IBM on Thursday announced plans to acquire management software maker Candle, a longtime partner and sometime competitor, for an undisclosed sum.
Candle's mainframe systems management and analysis capabilities — particularly its expertise with performance and availability management on high-end zSeries machines — will fill gaps in IBM's technology offerings, company officials said. Candle also develops products designed to improve performance and availability in middleware environments, such as WebSphere. IBM and Candle, technology partners since 1976, began discussing the potential of an acquisition about four months ago, said Robert LeBlanc, general manager for Tivoli Software from IBM.
"I wish we had all the capabilities to provide end-to-end technology, but we don't. We have to continue to partner and add new technology to offer that end-to-end environment to our customers," LeBlanc said. He added Candle software will be integrated across IBM's software divisions: DB2, Lotus, Rational, Tivoli and WebSphere.
"In some cases, Candle will fill gaps, but in others, it will be more complementary and offer deeper analysis," he said.
For Candle, the acquisition seemed the better of two choices in today's increasingly competitive market. Andy Mullins, Candle president and chief operating officer, said because of changes in the marketplace and technology buyer's attitudes, Candle either had to embark on a huge growth plan or merge with another company.
"Today, buyers are looking for single provider to offer more of a total solution across their environments," Mullins said. "We knew we had to either dramatically expand our own portfolio or partner to fill it out. The best path for us was to merge with IBM."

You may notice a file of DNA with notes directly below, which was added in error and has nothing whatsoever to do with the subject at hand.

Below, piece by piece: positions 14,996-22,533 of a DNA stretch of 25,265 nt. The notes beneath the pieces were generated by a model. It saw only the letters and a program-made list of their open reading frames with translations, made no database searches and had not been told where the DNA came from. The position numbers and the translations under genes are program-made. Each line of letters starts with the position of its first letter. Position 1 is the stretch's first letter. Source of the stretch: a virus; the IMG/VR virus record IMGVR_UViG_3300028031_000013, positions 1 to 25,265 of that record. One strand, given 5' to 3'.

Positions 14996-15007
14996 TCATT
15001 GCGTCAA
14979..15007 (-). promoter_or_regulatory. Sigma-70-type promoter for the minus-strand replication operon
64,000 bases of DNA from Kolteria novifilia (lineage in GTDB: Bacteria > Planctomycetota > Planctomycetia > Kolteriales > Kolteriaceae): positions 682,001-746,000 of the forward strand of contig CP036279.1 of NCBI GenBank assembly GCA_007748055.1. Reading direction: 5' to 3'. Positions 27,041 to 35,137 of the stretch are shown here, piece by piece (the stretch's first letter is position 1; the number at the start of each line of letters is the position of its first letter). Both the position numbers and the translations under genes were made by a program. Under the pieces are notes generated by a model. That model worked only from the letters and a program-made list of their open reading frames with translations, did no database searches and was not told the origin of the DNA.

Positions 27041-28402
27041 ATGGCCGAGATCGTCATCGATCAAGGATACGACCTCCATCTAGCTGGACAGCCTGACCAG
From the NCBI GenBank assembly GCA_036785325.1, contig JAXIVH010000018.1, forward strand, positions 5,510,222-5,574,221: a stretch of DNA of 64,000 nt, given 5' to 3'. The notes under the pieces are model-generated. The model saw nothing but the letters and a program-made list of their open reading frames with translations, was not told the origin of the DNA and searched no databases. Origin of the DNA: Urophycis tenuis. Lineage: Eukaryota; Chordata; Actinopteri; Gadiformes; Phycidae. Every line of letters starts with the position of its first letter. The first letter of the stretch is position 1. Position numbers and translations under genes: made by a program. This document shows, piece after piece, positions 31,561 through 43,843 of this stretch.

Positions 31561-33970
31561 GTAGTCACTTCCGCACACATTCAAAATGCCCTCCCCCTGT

Founded in 1976, Candle garnered much success in the early 1980s with its Omegamon suite of mainframe management software products. In 2002, the company expanded its product line with its PathWAI portfolio. According to Candle, PathWAI software and consulting packages helped customers design, test, deploy and manage web server and middleware infrastructures, such as IBM's WebSphere.
Joining forces could help IBM and Candle hold onto customers and potentially get into new accounts. According to Jasmine Noel, principal at Ptak, Noel & Associates, there "is still money to be made" in the mainframe systems management market, despite its maturity.
"Competition is becoming extremely fierce, and the goal is to grab as much market share as possible. Since cost of switching customers is incredibly high, it is easier to buy the competition," she says.
And as competition for data centre customers increases among the big management vendors, expect to see more acquisitions along these lines. Established firms such as Compuware, Heroix and ASG could be acquired by the likes of BMC Software or Computer Associates International primarily to maintain market share numbers against IBM, she says.
Yet the IBM acquisition of Candle could have its downsides. Tivoli Software represents the most direct competition for Candle products, and there is much overlap among the offerings.
"We think most of the potential tension between IBM Tivoli and Candle… there is so much overlap between the products it is unclear which products will be promoted," Noel says. "It is absolutely critical for IBM not to lose any of the Omegamon and PathWAI customers during the acquisition. This means IBM can't just dump the Candle products and/or force them to upgrade to Tivoli products."
IBM last month announced plans to acquire Trigo Technologies and expand its portfolio of WebSphere integration middleware with data synchronisation software from the company.
The acquisition is subject to customer regulatory approvals and is expected to close in the second quarter. The companies will continue to operate separately until the deal closes.